7 tips to help you keep your New Year’s resolutions

APPROXIMATELY 80% of people who make New Year’s resolutions lose their goals in mid-February, according to United States News & World, an organization that compiles the global rankings for colleges, colleges, hospitals, universities, and colleges. mutual funds and cars in the us

However, some don’t even last that long.

In 2019, Strava, a fitness company, analyzed data from more than 98.3 million downloaded physical activities. The company’s ensuing report indicated that people are most likely to abandon their New Year’s resolutions by January 19, which the company has called “Abandon Day.” Reaching New Year’s resolutions has proven to be a difficult task, but here are some tips, gathered from various sources, that can actually help us meet our 2022 resolutions.

1. Make a specific and measurable plan.

The main reason people failed their resolutions was because the plans were too vague, says psychotherapist Jonathan Alpert, author of Be brave: change your life in 28 days.

For example, “I want to find a new job”. A goal like this can make you feel lost because it is not specific enough to track progress. Instead, try breaking down goals into smaller achievable goals, such as editing your resume, updating your Linkedin profile, sending resumes, or even networking with hiring managers to new opportunities. Plotting a timeline showing when, where, and how you want to move forward is also helpful as it can help you anticipate or even be steadfast.

2. Frame your goals in a positive way

According to a 1995 study entitled Objectives and framing: how the focus on results influences motivation and emotion, Framing goals in a positive way can improve both performance and persistence over negatively formulated plans.

Take the example of quitting smoking: Perhaps one way to successfully quit smoking is to focus on saving money or the health benefits of living smoke-free. Conversely, stressing out during the cigarette breaks you will miss at work or the downtime it gives you will only make you even more frustrated.

3. Piggyback or temptation

Behavior scientist BJ Fogg suggests technique called “habit stacking” in New York Times bestselling book Small habits. Essentially, it’s about adding a new habit to an existing habit to make it last, as this will be easier than introducing and adopting a relatively new habit.

This technique can also be seen as a temptation where you combine your resolve with guilty pleasure.

For example, you love to binge-watch Netflix shows when you should be working out at the gym. So, rather than ditching your favorite shows, you may want to consider watching your shows in the gym so that you start to look forward to working out.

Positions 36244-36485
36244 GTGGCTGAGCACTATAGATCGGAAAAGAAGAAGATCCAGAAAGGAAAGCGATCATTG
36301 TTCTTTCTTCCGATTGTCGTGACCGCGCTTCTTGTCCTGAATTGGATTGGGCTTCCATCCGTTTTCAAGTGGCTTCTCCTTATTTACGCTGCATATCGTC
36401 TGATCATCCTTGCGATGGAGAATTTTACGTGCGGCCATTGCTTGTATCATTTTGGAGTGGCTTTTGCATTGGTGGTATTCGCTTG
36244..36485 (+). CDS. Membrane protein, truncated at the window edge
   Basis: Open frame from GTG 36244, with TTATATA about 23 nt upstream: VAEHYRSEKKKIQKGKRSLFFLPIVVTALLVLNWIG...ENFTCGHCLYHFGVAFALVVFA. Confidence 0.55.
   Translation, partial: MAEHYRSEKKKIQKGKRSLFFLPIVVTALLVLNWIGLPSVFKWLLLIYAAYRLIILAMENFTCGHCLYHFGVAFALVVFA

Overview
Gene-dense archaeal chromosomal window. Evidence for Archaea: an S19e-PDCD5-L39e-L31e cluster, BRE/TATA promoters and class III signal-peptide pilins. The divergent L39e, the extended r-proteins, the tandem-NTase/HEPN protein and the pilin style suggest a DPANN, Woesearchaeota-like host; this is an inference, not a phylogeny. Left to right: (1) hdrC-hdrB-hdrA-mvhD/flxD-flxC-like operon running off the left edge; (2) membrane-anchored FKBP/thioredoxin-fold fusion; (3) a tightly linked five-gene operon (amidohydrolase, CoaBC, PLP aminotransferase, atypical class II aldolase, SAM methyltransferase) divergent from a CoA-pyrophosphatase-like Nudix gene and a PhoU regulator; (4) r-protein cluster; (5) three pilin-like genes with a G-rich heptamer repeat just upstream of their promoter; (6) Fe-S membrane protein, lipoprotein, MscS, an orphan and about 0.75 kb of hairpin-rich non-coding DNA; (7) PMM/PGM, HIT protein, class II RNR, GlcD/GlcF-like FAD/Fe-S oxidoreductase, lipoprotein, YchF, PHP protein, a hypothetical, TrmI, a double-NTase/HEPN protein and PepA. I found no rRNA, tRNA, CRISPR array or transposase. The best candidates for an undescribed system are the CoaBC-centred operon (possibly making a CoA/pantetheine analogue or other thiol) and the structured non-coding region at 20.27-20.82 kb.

4. Design your environment

Choice Architecture is essentially a great way to help you make as few choices as possible to stay on course and not give in to temptation.

If you want to drink more water, keep a few water bottles on your desk while you work. If you want to cut down on candy, stop buying candy and keep it out of your house. That way, you won’t think about eating them for fun because you don’t have any.

5. Consider fining yourself

Self-imposed cash penalties motivate success, according to behavioral expert Dr Katy Milkman. Indeed, the incentives can have an impact on our decisions and the penalties are sometimes even more motivating than the rewards.

You may want to consider using engagement platforms such as StickK.com and Beeminder.com to hold yourself accountable and to track your progress. These platforms invite you to put your money on the line. If you do not reach your goals, you will have to give your money.

6. Get someone to hold you accountable

According to research from the American Society of Training and Development, people with accountability partners are 65% more likely to achieve their goals.

You can do this in two ways. First, you can talk to a family member or friend about your goals and ask them to regularly check in on your progress. Your desire not to disappoint them will motivate you to stick with your new habit.

Second, you can join a group of people with similar interests to form a habit. For example, if you want to start practicing yoga, join a yoga class or a yoga group. If you want to eat healthier, join a group where people share healthy recipes.

7. Make room for mistakes

You plan to sleep early every night. However, you can’t help but stay up late on a Friday to watch an episode or even a new season of your favorite show. Don’t worry about it. The researchers called this phenomenon “what the hell effect” because you might think, “What is it, I failed the plan just like that. “

Avoid this by giving yourself some room to make mistakes. Giving yourself an “emergency” actually allows you to move forward after failure, because you can always start over and try again. Perfection is impossible and what really matters is the long run.

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